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Doctors roll up their sleeves, volunteer for Holocaust survivors amid war

Holocaust survivors never had it easy, but with the war in Gaza, they need medical attention more than ever; LeMa'anam pairs them with doctors willing to volunteer their time and expertise

Sarit Rosenblum|
Aviva Gordon, born in Lithuania in 1938, was introduced to the harsh realities of war at a tender age. Her parents were devoted Zionists, and her father, a member of the Betar Movement, facilitated groups of youths in their journey to Palestine. However, when she was only one, the war began, and their family life drastically changed.
"In 1940, my father was arrested for being a Zionist and sentenced to eight years in prison, deemed a public threat. In 1941, they decided to arrest my mother and me because we were his family," Gordon recalls.
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אביבה גורדון וד"ר מרב גבאי
אביבה גורדון וד"ר מרב גבאי
Aviva Gordon and Dr. Gabay
(Photo: Ryan Preus)
In June of the same year, Hitler declared war on the Soviet Union. "At first, they murdered Jewish men, including my two uncles, and confined the Jews of Lithuania in the ghetto. Over time, all my mother's family members were murdered" she says.
"On July 22, they transferred my mother and me from the Altai prison to a town called Tenga, where they housed us in a sheep shed. We slept in straw, and it was extremely cold. Infants and elders began to die from the cold and hunger. Later, my mother discovered relatives of my father in Lithuania who had survived, and they informed us that my father was still alive. I was gravely ill, and they thought I wouldn't make it. Nonetheless, my mother insisted that as long as I could stand, I needed to escape. We eventually made it to a village in Ukraine, and thus, we were saved."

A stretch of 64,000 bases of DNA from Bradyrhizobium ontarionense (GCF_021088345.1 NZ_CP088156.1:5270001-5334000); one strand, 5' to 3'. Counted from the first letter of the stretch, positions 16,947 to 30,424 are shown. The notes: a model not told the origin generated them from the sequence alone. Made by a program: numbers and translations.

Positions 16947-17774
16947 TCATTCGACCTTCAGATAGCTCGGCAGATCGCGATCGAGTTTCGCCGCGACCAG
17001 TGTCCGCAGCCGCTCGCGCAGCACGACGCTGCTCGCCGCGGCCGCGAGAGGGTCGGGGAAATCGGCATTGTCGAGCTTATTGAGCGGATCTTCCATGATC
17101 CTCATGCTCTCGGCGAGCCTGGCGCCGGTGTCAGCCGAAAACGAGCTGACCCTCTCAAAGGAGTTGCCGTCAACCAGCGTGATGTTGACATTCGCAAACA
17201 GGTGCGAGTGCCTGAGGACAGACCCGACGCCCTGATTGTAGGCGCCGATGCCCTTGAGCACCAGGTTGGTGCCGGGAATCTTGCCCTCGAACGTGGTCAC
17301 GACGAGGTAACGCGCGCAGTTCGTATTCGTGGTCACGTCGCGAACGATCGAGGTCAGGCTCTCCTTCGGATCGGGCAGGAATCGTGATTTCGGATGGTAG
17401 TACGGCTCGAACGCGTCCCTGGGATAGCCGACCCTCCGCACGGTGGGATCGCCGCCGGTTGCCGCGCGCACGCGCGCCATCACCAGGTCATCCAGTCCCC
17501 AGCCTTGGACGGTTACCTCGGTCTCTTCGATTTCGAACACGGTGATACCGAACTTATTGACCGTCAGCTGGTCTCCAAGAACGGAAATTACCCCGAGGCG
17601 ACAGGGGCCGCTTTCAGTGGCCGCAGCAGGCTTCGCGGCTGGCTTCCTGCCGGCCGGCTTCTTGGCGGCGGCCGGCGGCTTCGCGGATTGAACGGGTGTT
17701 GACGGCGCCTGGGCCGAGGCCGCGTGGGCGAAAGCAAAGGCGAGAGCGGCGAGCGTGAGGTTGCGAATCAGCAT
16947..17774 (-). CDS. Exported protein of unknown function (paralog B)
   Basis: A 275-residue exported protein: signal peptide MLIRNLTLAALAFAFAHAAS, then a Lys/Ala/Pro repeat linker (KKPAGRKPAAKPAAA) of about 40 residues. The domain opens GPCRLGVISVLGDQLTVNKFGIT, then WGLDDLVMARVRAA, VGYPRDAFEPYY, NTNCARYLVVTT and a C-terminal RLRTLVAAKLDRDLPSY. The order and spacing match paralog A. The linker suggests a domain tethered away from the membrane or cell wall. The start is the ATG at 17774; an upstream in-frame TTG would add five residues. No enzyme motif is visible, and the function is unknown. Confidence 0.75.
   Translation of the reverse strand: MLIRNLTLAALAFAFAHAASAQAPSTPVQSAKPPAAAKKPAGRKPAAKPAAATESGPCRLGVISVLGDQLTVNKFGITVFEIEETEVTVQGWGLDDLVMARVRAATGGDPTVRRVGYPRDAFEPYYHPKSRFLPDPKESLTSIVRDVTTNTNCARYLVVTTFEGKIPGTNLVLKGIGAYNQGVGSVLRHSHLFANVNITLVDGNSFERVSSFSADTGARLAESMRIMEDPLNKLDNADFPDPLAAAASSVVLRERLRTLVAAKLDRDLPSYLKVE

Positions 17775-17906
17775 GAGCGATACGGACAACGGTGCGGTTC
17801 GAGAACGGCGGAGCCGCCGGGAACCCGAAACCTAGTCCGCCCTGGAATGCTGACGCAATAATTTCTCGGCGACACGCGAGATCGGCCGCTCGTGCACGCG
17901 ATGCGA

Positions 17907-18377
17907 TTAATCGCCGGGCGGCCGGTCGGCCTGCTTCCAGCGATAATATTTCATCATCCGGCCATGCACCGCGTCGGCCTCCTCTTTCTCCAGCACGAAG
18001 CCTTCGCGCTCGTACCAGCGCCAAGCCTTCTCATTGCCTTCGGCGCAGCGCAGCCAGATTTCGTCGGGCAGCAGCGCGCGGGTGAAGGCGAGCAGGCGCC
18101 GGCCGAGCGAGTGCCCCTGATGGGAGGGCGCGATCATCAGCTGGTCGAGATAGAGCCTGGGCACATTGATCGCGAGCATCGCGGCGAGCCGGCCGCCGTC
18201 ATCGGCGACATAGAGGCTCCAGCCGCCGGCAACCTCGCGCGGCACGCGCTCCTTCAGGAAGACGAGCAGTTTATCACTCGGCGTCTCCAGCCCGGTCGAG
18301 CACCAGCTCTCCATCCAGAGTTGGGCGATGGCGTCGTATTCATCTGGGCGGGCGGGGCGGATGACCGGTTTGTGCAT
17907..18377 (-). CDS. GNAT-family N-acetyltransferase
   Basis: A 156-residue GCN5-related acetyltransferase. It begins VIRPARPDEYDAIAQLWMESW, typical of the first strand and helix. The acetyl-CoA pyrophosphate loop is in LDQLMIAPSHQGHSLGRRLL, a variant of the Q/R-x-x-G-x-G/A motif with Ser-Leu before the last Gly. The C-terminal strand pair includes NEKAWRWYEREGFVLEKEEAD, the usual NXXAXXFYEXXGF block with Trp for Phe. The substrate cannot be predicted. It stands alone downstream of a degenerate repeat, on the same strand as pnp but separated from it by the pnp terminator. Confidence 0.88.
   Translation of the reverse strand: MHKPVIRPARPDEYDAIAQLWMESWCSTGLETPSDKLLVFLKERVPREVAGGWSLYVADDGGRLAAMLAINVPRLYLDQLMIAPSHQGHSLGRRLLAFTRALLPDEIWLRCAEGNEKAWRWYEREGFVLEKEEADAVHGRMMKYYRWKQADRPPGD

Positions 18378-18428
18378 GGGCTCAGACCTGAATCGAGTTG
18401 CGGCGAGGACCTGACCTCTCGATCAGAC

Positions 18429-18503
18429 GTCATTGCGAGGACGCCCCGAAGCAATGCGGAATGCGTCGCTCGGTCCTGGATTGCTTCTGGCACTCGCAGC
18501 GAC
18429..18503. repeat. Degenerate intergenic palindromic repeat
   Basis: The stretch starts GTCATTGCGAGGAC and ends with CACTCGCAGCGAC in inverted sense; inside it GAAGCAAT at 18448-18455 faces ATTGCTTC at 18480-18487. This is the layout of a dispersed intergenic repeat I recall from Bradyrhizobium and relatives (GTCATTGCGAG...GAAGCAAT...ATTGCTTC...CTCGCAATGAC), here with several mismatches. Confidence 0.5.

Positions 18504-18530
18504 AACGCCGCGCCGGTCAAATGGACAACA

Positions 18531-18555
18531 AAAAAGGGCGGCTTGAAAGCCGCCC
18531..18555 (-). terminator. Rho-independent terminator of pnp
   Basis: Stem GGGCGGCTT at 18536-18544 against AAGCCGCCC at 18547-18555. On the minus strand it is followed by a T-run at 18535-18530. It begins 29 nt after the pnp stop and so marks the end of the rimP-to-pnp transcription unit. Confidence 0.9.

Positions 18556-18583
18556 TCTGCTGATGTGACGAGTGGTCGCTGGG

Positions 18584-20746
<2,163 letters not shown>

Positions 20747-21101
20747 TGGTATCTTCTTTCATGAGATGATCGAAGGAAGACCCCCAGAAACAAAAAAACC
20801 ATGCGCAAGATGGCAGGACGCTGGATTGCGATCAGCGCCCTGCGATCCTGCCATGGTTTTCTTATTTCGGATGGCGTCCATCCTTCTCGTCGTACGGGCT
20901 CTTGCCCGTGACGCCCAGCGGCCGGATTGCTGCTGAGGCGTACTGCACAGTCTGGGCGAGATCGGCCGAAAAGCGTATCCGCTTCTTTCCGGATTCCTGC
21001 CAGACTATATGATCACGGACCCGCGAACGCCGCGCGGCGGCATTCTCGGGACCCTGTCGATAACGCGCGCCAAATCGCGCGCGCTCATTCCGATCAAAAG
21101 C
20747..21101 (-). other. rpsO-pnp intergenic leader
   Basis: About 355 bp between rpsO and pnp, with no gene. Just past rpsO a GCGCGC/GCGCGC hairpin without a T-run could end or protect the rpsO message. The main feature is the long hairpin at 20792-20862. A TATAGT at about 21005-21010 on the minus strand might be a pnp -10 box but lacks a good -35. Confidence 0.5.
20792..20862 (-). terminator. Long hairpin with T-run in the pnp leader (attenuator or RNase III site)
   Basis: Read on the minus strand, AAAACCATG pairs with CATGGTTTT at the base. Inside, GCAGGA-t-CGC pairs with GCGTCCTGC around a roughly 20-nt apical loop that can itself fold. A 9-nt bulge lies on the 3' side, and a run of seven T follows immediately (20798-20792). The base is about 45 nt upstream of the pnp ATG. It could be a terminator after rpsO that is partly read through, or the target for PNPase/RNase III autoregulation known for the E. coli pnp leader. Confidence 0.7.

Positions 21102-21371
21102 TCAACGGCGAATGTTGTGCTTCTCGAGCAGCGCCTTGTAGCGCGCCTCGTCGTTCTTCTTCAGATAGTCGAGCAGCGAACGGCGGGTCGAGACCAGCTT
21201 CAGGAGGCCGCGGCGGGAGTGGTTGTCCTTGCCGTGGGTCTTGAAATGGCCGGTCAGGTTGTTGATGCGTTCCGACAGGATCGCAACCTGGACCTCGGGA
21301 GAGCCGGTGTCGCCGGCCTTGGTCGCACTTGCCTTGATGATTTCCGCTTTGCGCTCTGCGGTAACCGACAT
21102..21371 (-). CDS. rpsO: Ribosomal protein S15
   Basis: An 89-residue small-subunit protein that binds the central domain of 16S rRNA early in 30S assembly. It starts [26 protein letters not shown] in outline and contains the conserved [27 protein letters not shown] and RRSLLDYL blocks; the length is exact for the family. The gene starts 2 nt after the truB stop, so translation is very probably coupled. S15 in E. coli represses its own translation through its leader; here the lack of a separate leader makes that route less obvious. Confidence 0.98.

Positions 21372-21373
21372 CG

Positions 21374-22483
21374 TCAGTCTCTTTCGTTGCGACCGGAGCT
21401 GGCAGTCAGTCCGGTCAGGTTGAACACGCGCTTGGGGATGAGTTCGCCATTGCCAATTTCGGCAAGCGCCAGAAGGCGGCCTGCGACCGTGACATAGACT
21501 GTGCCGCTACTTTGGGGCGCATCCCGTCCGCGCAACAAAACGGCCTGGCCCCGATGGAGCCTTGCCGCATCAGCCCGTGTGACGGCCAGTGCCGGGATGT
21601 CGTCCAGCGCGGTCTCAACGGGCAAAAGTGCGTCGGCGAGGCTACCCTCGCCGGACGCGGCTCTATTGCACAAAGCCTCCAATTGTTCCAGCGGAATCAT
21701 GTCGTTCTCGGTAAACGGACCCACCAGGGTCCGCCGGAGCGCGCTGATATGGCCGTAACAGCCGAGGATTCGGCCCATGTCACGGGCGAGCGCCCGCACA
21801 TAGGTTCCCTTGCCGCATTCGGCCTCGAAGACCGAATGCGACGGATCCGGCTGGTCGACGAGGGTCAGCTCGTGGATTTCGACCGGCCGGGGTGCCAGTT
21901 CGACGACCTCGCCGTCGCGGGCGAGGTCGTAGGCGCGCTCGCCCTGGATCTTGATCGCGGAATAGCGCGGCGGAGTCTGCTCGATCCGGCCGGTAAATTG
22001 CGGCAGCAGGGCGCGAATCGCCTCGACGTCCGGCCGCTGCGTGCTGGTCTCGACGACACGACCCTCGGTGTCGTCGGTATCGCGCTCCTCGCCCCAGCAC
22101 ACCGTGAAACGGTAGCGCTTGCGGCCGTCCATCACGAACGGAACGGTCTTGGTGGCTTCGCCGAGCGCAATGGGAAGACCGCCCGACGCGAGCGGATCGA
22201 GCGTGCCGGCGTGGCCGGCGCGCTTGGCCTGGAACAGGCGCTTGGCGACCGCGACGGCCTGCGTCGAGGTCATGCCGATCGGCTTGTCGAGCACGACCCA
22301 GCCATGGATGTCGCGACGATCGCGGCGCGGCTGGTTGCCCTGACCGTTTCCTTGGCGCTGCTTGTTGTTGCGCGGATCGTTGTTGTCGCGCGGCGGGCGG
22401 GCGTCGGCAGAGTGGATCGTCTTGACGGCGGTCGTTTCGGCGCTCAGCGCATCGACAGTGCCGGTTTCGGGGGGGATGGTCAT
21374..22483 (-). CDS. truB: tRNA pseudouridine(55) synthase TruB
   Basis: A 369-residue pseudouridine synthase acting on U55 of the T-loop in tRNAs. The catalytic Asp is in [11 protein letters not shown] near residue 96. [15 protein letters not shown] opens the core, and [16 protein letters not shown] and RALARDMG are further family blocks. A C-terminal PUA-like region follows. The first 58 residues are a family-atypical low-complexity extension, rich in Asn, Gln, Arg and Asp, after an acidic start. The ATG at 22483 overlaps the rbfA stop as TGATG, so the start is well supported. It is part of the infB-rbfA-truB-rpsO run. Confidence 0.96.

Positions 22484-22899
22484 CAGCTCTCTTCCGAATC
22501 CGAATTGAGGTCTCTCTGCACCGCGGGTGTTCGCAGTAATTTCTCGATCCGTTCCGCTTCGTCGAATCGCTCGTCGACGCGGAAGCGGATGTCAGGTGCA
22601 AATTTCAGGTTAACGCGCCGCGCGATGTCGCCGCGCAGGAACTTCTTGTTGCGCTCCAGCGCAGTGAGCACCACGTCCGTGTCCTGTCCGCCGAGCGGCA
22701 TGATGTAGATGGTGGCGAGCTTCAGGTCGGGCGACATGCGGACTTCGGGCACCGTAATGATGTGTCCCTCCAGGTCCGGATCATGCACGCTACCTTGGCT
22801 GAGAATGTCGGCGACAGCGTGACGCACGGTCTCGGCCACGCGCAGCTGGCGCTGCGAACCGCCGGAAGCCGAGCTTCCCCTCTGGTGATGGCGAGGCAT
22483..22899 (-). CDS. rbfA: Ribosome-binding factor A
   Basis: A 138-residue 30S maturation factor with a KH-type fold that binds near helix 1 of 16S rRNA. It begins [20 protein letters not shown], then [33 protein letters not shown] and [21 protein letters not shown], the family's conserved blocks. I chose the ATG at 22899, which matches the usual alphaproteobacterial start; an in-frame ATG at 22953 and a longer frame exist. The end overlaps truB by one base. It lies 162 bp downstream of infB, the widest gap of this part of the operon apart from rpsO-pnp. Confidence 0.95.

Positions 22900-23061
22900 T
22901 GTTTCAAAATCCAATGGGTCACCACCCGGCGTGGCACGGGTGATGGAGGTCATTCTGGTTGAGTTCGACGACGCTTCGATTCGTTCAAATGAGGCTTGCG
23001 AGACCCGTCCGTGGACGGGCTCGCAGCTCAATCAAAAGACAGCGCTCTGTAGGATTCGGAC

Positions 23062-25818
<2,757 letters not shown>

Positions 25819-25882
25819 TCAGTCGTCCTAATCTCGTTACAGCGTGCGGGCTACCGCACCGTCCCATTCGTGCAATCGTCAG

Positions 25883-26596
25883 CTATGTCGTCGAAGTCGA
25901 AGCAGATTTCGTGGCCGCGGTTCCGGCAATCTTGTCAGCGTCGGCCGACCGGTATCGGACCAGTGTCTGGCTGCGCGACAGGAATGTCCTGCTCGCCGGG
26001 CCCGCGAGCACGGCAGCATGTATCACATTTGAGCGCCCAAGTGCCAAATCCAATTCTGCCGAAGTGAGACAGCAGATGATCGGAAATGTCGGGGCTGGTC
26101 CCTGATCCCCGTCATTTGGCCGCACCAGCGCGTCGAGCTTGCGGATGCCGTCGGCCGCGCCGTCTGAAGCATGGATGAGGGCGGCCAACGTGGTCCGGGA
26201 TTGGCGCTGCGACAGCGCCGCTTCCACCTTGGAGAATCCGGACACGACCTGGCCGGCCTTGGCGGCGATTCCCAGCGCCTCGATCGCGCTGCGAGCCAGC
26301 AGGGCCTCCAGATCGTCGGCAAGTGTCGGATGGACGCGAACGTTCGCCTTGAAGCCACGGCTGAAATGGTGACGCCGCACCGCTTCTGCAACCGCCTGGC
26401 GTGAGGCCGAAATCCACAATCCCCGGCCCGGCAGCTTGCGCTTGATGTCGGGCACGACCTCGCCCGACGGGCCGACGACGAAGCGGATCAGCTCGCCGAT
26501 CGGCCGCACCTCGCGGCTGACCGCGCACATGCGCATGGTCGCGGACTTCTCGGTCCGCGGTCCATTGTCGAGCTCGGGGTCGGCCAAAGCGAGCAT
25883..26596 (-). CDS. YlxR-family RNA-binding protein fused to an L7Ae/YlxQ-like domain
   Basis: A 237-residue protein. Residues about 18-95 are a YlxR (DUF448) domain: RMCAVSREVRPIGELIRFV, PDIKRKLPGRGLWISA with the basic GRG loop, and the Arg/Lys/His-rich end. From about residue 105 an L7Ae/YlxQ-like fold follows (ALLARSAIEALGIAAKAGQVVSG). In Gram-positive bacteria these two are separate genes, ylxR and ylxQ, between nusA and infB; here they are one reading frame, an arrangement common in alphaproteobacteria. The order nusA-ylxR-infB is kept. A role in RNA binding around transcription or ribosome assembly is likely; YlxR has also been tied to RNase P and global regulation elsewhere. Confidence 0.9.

Today, Gordon resides in Holon, Israel. "I am grateful for everything I have; my life is good here in Israel, and everyone helps me," she says.
LeMa'anam (“for their sake” in Hebrew), a non-profit organization providing timely healthcare free of charge to Holocaust survivors, has been a significant support in recent years, including to Gordon.
This group comprises over a thousand volunteers - expert doctors in various fields, who cater to the medical needs of survivors.
"I reached out to the LeMa'anam when I required the advice of a vascular specialist, "Gordon reflects. "They recommended an expert who volunteers there, and he assisted me with my problems. It was straightforward, easy and comfortable. Despite the tough life I've experienced, now, at over 86, I enjoy the help and support of the community and can maintain good health thanks to these kind people who help me."
LeMa'anam was founded in 2020 by Dr. Tamara Colitz, an internal medicine specialist. She identified a pressing need among survivors for accessible medical aid, a need amplified during the COVID-19 pandemic. Since its inception, the organization's volunteers have supported thousands of Holocaust survivors.
They offer phone consultations, home visits, referrals to specialist clinics, help with bureaucratic procedures and run a mobile clinic specializing in ophthalmology, ENT, dermatology and plastic surgery, providing treatments at home.
"In these challenging times, we are dedicated to supporting survivors," Dr. Colitz says. "Since the onset of the war, we have extended our aid to the community of hostage families, assisted the Gaza border kibbutzim and are providing daily aid to IDF soldiers in the field and staging areas."